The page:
Nonprofit, independent journalism. Supported by readers.

JLL generously supports MinnPost’s New Americans coverage.

Minnesota politicians vow to resist Trump’s executive orders on immigration

How the president’s key immigration plans might affect Minnesota — and what elected officials have said they will do to respond to Trump’s orders.

State Rep. Ilhan Omar: “The irony in this is that this is a country that people are fleeing to. [But it’s] becoming one of tyranny, is becoming one of dictatorship and is becoming one that’s turning its face against the values that it’s supposed to stand for.”
MinnPost photo by Ibrahim Hirsi

On Wednesday, just hours after President Donald Trump signed two executive orders on immigration, Rep. Ilhan Omar found herself before a mass of reporters and flashing cameras in an overcrowded basement room inside the Minnesota State Capitol.

It was merely her fourth week on the job, but Omar, the nation’s first Somali-American legislator, wanted to weigh in on to the latest news concerning immigration: Trump’s order to build a wall along the Mexican border, to launch a mass deportation of undocumented immigrants and to cut funds to cities and states with sanctuary policies.

“The irony in this is that this is a country that people are fleeing to,” Omar said. “[But it’s] becoming one of tyranny, is becoming one of dictatorship and is becoming one that’s turning its face against the values that it’s supposed to stand for.”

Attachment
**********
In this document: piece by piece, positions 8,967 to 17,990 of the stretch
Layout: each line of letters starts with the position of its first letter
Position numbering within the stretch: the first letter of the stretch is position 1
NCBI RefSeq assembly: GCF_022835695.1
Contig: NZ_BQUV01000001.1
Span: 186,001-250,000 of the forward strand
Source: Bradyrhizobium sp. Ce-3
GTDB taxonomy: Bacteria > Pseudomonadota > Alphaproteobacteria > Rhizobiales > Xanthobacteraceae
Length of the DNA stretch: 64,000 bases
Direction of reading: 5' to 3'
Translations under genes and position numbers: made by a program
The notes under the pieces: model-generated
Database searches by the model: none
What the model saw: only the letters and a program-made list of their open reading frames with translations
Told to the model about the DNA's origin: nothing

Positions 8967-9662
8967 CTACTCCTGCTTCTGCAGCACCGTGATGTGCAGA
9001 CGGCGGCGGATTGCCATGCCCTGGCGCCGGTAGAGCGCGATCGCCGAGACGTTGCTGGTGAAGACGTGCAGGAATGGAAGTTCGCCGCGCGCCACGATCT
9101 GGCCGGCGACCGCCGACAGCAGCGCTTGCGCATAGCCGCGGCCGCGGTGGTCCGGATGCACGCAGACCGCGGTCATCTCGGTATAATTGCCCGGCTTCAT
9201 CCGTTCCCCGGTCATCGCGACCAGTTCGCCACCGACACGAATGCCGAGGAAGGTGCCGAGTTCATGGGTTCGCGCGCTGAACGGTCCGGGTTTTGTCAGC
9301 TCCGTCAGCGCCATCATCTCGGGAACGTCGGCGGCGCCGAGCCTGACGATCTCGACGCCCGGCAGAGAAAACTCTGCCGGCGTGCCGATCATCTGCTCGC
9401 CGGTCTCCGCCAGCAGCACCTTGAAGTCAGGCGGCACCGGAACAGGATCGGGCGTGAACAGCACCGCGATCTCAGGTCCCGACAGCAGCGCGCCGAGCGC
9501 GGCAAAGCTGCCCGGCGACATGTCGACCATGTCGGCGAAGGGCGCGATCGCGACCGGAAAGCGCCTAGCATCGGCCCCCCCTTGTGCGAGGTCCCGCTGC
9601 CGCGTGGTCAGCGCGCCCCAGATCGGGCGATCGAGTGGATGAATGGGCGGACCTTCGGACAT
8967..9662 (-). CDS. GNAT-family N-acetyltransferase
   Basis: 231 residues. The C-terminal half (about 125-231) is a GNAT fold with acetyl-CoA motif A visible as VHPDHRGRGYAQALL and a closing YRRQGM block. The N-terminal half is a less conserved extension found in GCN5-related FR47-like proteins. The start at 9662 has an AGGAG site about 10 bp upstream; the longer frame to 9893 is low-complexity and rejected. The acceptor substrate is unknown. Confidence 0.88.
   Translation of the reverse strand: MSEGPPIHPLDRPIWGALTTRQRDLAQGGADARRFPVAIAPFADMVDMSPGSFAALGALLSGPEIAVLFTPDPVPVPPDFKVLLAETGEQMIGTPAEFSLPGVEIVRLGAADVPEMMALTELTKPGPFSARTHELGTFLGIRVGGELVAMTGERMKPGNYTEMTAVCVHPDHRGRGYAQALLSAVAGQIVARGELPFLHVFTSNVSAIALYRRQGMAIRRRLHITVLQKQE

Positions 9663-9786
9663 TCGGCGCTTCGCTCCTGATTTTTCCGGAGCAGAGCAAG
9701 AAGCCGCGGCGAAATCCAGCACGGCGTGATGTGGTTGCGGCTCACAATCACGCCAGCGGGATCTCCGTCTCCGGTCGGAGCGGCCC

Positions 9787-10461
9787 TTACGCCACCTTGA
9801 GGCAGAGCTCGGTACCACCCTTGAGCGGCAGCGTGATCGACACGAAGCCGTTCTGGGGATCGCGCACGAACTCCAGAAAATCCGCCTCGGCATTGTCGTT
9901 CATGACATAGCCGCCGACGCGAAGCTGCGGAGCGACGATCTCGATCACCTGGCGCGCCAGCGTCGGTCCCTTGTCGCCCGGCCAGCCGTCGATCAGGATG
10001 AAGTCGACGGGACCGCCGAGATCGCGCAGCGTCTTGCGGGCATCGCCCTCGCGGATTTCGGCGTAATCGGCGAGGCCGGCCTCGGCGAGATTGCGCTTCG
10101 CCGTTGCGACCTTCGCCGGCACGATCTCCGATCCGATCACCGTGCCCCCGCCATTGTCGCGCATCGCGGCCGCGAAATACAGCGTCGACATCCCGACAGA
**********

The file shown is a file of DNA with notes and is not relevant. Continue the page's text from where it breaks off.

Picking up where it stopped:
Trump’s executive orders were among a series of plans concerning immigration issues that Trump has rolled out in his first week as president — and there are more to come. This week, for example, he’s expected to sign a plan to bar Syrian refugees and people from Muslim-majority countries. 

Here are some of the president’s key immigration plans, how they might affect Minnesota — and what elected officials have said they’ll do to respond to Trump’s executive orders.

Deportation and sanctuary cities

Minnesota has one of the lowest unauthorized immigrant populations in the nation, according to the Pew Research Center, with around 100,000 people.

On Wednesday, Trump’s executive orders included immediately deporting such immigrants — starting with those who have criminal records.

To do so, the president plans to add 10,000 new Immigration and Customs Enforcement (ICE) officers, who are responsible for repatriating immigrants living in the country illegally. 

Article continues after advertisement

On top of that, Trump wants local law enforcement in each city and state to play a role in detaining undocumented immigrants to ICE. But there are dozens of cities throughout the country — known as “sanctuary cities” — with ordinances limiting collaboration with federal immigration officials.

The executive order Trump signed on Wednesday calls for cutting federal grants to sanctuary cities and states that refuse to collaborate with immigration officials. But mayors of these cities say their sanctuary policies — which officials also call “separation ordinances”— are meant to make their residents feel safe if they desire to come forward as witnesses and victims of crimes without the fear of repatriation.  

Minneapolis and St. Paul are among dozens of sanctuary cities Trump wants to target. Minneapolis Mayor Betsy Hodges, who spoke at the event on Wednesday, encouraged participants to resist the president’s decision, though she didn’t provide any explanation on how she plans to respond to the order, which she described “a big problem” for her government.